Symbolism, Imagery, Allegory
So, you probably noticed that Ford goes berserk when his wife tells him he's got no business worrying about "buck-washing" (aka laundry that needs to be bleached). Check it out:
were best meddle with buck-washing.
Buck! I would I could wash myself of the buck!
Buck, buck, buck! Ay, buck; I warrant you, buck;
and of the season too, it shall appear. (3.3.130-134)
Okay. We already know that Ford's a smidge unstable but this seems like a serious overreaction. Well, when Ford hears the word "buck," he immediately thinks of an animal with horns. What's the big deal about horns? In Shakespeare's day, horns were a common symbol for a cuckold, aka a husband whose wife cheats on him.
Ford thinks wifey is getting busy with Falstaff, so he's feeling a little sensitive about the subject of horns right about now. That's why he flips out and repeats the word "buck" no less than seven times. Great. Now we know why Ford says he'll be "horn-mad" if his wife is cheating on him (3.5.130) and why Pistol warns Ford that "the horn" is an "odious" thing (2.1.109).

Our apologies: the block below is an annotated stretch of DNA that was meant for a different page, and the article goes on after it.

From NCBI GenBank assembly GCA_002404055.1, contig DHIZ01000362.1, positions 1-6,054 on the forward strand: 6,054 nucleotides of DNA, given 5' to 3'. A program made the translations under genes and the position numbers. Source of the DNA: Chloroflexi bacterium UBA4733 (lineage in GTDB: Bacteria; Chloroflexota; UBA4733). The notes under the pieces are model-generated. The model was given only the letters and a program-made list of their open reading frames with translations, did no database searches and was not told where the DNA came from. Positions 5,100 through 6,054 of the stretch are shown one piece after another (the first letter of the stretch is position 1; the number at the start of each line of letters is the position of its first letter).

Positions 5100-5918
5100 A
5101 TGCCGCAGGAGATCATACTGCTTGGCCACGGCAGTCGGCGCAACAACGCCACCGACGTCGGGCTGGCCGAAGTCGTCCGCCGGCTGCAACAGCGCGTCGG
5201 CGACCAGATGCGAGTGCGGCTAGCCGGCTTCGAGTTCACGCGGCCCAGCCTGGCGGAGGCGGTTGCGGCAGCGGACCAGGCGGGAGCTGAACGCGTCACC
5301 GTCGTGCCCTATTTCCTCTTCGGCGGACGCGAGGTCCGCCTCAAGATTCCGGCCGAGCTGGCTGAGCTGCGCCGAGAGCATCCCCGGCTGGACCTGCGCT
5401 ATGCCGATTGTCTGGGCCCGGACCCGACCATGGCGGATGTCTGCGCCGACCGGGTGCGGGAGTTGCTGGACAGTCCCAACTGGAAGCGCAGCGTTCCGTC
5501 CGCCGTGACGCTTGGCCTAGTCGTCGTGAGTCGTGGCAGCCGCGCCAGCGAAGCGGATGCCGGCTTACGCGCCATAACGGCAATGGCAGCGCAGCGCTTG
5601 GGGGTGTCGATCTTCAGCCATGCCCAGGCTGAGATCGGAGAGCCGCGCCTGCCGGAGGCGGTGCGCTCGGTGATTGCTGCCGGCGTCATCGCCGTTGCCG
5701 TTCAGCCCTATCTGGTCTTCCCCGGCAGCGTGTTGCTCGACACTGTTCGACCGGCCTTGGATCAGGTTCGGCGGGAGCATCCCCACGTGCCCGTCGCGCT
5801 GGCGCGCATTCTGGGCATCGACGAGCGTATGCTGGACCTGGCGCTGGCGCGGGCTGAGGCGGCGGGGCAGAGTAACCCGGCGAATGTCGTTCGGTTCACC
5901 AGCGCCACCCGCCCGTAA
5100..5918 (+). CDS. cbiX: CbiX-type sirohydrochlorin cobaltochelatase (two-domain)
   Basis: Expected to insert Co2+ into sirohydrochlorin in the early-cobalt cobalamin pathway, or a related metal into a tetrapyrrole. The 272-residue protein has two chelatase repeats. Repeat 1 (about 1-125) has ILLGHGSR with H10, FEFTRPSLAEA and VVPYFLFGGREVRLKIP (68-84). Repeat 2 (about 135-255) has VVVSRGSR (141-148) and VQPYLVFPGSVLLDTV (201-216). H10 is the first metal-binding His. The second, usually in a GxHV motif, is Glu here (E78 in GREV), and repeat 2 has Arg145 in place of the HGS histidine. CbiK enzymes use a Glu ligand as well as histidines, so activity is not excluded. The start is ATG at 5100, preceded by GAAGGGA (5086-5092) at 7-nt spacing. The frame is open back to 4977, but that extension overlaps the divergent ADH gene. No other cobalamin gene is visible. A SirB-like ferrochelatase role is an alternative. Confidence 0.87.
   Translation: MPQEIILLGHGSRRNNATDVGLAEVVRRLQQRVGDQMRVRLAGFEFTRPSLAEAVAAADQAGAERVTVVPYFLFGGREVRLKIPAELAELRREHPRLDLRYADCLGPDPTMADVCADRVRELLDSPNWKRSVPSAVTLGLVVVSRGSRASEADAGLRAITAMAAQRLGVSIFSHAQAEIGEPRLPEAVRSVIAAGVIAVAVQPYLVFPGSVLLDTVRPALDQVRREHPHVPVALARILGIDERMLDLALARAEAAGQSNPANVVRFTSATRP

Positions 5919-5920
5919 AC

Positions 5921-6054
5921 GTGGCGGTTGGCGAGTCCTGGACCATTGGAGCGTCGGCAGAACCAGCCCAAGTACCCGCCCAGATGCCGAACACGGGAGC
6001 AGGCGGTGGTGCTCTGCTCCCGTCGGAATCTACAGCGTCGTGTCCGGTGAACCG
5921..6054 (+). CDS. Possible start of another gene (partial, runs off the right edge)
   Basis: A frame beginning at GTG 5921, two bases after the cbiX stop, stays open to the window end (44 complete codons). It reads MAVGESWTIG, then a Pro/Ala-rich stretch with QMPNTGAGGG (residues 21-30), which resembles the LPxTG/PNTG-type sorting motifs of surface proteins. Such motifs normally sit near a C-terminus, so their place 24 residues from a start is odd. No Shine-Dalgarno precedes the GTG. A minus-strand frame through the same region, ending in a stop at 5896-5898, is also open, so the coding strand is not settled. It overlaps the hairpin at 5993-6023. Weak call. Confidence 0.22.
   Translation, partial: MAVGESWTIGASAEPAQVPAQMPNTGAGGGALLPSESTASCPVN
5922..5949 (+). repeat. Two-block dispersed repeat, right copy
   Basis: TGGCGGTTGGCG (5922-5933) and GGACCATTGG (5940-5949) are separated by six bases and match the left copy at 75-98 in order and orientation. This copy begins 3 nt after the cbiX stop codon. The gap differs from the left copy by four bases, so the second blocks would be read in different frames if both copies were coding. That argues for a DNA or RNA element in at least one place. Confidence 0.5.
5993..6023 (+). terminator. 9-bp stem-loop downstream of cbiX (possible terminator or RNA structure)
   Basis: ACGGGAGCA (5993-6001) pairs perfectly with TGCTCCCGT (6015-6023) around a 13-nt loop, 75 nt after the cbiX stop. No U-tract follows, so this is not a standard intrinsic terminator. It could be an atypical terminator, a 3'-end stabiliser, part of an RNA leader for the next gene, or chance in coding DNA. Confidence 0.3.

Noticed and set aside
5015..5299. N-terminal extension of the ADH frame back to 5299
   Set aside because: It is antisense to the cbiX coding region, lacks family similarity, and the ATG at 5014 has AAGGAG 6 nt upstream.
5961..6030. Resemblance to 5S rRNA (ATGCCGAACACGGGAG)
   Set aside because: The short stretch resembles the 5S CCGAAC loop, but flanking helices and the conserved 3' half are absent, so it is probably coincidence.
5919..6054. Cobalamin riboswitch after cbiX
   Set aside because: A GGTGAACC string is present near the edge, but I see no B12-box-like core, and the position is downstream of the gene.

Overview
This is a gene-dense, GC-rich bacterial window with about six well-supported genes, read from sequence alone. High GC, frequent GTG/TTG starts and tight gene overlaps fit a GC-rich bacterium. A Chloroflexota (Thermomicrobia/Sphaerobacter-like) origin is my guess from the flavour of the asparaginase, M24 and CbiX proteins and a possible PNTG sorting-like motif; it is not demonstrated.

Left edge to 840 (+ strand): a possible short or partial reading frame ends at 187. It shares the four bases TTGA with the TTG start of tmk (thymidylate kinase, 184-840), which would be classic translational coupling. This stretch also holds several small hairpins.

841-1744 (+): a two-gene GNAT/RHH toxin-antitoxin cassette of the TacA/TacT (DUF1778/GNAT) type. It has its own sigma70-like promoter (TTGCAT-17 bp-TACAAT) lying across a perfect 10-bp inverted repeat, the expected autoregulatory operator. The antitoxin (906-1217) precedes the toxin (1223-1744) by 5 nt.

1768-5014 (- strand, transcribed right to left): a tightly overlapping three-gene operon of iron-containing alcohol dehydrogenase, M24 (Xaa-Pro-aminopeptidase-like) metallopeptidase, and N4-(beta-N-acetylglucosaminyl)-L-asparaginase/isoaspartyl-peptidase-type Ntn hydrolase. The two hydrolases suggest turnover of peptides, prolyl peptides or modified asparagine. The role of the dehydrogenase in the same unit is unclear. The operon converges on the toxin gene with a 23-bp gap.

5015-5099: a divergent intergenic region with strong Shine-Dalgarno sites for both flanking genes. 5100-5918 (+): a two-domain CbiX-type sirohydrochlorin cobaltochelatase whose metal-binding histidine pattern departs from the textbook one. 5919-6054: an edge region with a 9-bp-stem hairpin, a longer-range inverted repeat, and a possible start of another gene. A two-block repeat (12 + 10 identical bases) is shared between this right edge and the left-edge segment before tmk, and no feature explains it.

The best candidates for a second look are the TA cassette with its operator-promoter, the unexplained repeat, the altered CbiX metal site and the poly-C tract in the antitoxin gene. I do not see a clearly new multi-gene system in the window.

The best thing about this buck-washing scene is that Falstaff is actually hiding in the buck-basket (laundry basket) this very moment but Ford doesn't know it. So, Ford's right to be suspicious of his wife but not for the reason he thinks—mistress Ford has invited Falstaff to her house so she can teach him a lesson about preying on married women.
Cue dramatic irony. What's the effect? It helps us to identify with the "merry wives," because we feel like we're in on the joke with them—and we know that, sometimes, a buck basket is just a buck basket.